The young tiger that died at the Greater Vancouver Zoo at the end of April was suffering from pleuritis, according to early results from a necropsy.
A pathologist is performing tests on Hani, the Siberian tiger found dead by her keeper on the morning of April 30.
The necropsy, to determine the cause of death, has found changes in Haniâ€™s chest that suggest pleuritis, an inflammatory process that affects the lining of the lungs and chest cavity.
Hani had suffered a partial collapse of one lung and circulatory changes in the the lungs.
â€œFurther tests are being conducted in an effort to determine the cause of the pleuritis,â€ said Dr. Ann Britton, the veterinary pathologist. â€œFurther tests are also being conducted to determine whether there might have been any heart involvement.â€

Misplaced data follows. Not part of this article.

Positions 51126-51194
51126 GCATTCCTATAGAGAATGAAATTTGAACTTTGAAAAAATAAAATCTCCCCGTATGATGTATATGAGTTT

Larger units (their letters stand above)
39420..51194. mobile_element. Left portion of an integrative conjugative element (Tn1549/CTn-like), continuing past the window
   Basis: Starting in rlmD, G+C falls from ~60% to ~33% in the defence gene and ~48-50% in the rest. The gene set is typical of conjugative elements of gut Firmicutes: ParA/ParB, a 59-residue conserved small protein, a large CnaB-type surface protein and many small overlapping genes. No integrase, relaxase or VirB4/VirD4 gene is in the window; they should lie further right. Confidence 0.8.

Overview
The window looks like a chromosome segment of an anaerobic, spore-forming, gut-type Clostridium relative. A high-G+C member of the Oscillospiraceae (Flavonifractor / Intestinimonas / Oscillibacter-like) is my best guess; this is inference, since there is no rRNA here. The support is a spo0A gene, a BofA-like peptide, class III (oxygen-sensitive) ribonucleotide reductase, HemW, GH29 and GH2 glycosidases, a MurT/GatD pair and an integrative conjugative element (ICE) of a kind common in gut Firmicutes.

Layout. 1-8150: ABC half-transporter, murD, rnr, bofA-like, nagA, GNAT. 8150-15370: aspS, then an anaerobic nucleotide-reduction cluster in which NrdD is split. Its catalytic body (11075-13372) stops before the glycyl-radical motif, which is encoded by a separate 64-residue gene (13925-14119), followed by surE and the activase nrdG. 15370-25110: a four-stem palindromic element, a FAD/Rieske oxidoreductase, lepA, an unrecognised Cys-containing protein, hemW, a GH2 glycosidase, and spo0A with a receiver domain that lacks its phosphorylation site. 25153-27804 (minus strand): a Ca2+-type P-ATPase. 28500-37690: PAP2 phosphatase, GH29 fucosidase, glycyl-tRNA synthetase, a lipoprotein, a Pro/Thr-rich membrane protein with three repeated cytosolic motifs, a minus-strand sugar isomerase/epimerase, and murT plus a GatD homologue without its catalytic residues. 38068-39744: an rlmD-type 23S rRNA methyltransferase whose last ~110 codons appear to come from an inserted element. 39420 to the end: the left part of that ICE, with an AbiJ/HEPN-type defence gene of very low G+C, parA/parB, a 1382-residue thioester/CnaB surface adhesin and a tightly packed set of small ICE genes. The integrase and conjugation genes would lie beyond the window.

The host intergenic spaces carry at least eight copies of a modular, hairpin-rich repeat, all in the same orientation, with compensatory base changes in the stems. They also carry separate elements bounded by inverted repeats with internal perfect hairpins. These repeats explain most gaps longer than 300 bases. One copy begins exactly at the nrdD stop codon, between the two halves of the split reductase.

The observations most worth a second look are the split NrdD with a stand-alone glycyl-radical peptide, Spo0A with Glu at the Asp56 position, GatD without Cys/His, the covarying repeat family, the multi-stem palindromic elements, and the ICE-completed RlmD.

Britton said pleuritis is a fairly common problem in domestic cats, and is usually non-contagious.
The necropsy is ongoing and a final report is expected by the end of the week.
Zoo manager Jodi Henderson said this has been a difficult week for the zooâ€™s staff and volunteers.
Hani had appeared healthy, aside from being off her food and lethargic the day before her death, said Henderson.
Hani was born at its sister zoo, Seoul Zoo Korea, on May 22, 2011. Hani arrived at the Greater Vancouver Zoo with her sister, Hana, on June 4, 2012. Hani was the smaller of the two tigers and had a quiet demeanor when compared to her sister.
The median life expectancy of female Siberian tigers is 14 years in captivity. In the wild there are as few as 400-500 Siberian tigers living primarily in eastern Russia, though some exist in China and North Korea.
Tigers are listed as â€œendangeredâ€ conservation status by the International Union for Conservation of Nature (IUCN) Red List of Threatened Species. Tigers are the largest members of the cat family.